Big Read List
I’ve returned from DeKalb Illinois, where I was treated royally by Big Read organizers Steve Roman and Edith Craig. Steve and his wife Karen showed me around the downtown and took me out for dinner, then drove me to the Ellwood House, where I addressed the audience about the importance of fantasy fiction and delved into its history.
I promised attendees that I would provide a list of highlights from among the books I mentioned over the course of the talk, and here they are.
Gilgamesh, a prose translation by Herbert Mason (available in multiple printings).
Kalila and Dimna, translated by Ramsay Woods (available in multiple printings).
The Shahnameh (or Book of Kings) translated by Dick Davis.
The Worm Ouroboros by E.R. Eddison.
Time and the Gods by Lord Dunsany. This collects six of his greatest short story collections (be careful, though, because there are multiple collections of the same title. If it’s under 200 pages, it is NOT the omnibus). There also are fine tales to be found in his collection The Hashish Man, and other books. He has been reprinted so many times that it’s possible to find a number of “best of” compilations if you poke around a little.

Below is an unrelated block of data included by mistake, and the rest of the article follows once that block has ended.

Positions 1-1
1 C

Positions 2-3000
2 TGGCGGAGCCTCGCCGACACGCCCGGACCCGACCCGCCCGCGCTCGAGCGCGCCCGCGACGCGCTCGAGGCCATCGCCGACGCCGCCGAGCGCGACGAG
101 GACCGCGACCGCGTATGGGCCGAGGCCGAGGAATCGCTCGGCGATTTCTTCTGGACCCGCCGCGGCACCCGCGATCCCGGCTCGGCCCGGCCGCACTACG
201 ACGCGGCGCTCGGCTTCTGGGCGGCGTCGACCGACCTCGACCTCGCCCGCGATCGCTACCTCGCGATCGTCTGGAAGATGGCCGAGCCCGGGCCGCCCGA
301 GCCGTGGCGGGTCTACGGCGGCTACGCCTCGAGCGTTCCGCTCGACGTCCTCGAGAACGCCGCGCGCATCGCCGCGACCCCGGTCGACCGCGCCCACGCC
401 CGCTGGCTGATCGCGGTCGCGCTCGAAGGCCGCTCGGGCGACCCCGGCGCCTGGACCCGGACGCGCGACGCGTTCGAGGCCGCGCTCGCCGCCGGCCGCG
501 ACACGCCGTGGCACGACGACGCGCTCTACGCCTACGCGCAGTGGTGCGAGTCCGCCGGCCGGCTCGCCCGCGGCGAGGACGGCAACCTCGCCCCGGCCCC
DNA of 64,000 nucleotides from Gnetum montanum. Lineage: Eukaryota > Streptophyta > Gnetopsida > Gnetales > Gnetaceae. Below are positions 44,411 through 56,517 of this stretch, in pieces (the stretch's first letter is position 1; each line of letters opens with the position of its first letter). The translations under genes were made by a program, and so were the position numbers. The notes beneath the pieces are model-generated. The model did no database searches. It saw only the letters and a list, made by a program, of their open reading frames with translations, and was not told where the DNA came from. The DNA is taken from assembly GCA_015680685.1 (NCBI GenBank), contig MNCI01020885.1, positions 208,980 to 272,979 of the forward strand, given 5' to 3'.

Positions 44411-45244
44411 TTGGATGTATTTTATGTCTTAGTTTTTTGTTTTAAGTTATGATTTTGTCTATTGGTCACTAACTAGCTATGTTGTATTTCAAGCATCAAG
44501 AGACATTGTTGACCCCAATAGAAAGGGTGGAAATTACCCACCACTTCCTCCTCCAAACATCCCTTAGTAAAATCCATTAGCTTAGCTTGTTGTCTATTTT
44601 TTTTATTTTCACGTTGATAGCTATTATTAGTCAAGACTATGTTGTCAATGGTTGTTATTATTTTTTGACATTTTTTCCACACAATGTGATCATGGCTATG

The Best of H.P. Lovecraft: Bloodcurdling Tales of Horror and Suspense has most of my favorite (and most of the important) Lovecraft stories.
The Best of Robert E. Howard, volumes 1 and 2 provide a wide sampling of this author’s greatest work.
In passing I mentioned both Fritz Leiber‘s stories of Lankhmar and C.L. Moore‘s Jirel of Joiry. There have been so many different editions of Leiber’s tales that it’s better to just point you towards the stories I think are most enjoyable, which I did in an earlier post on the web site. Here’s a link. You can find Jirel of Joiry either under that title or under Black God’s Kiss.
There are the wonderful Imaro stories by Charles Saunders, about a hero wandering a fantastic Africa.
I mentioned Leigh Brackett. There are the amazing complete collections from Haffner Press. If you wish to simply sample her work, then Sea-Kings of Mars has about 85% of what I’d consider her very best short fiction — but it’s out of print and very expensive. A more affordable starting place is the second of the Haffner Press books, when Brackett really hits her stride, Lorelei of the Red Mist.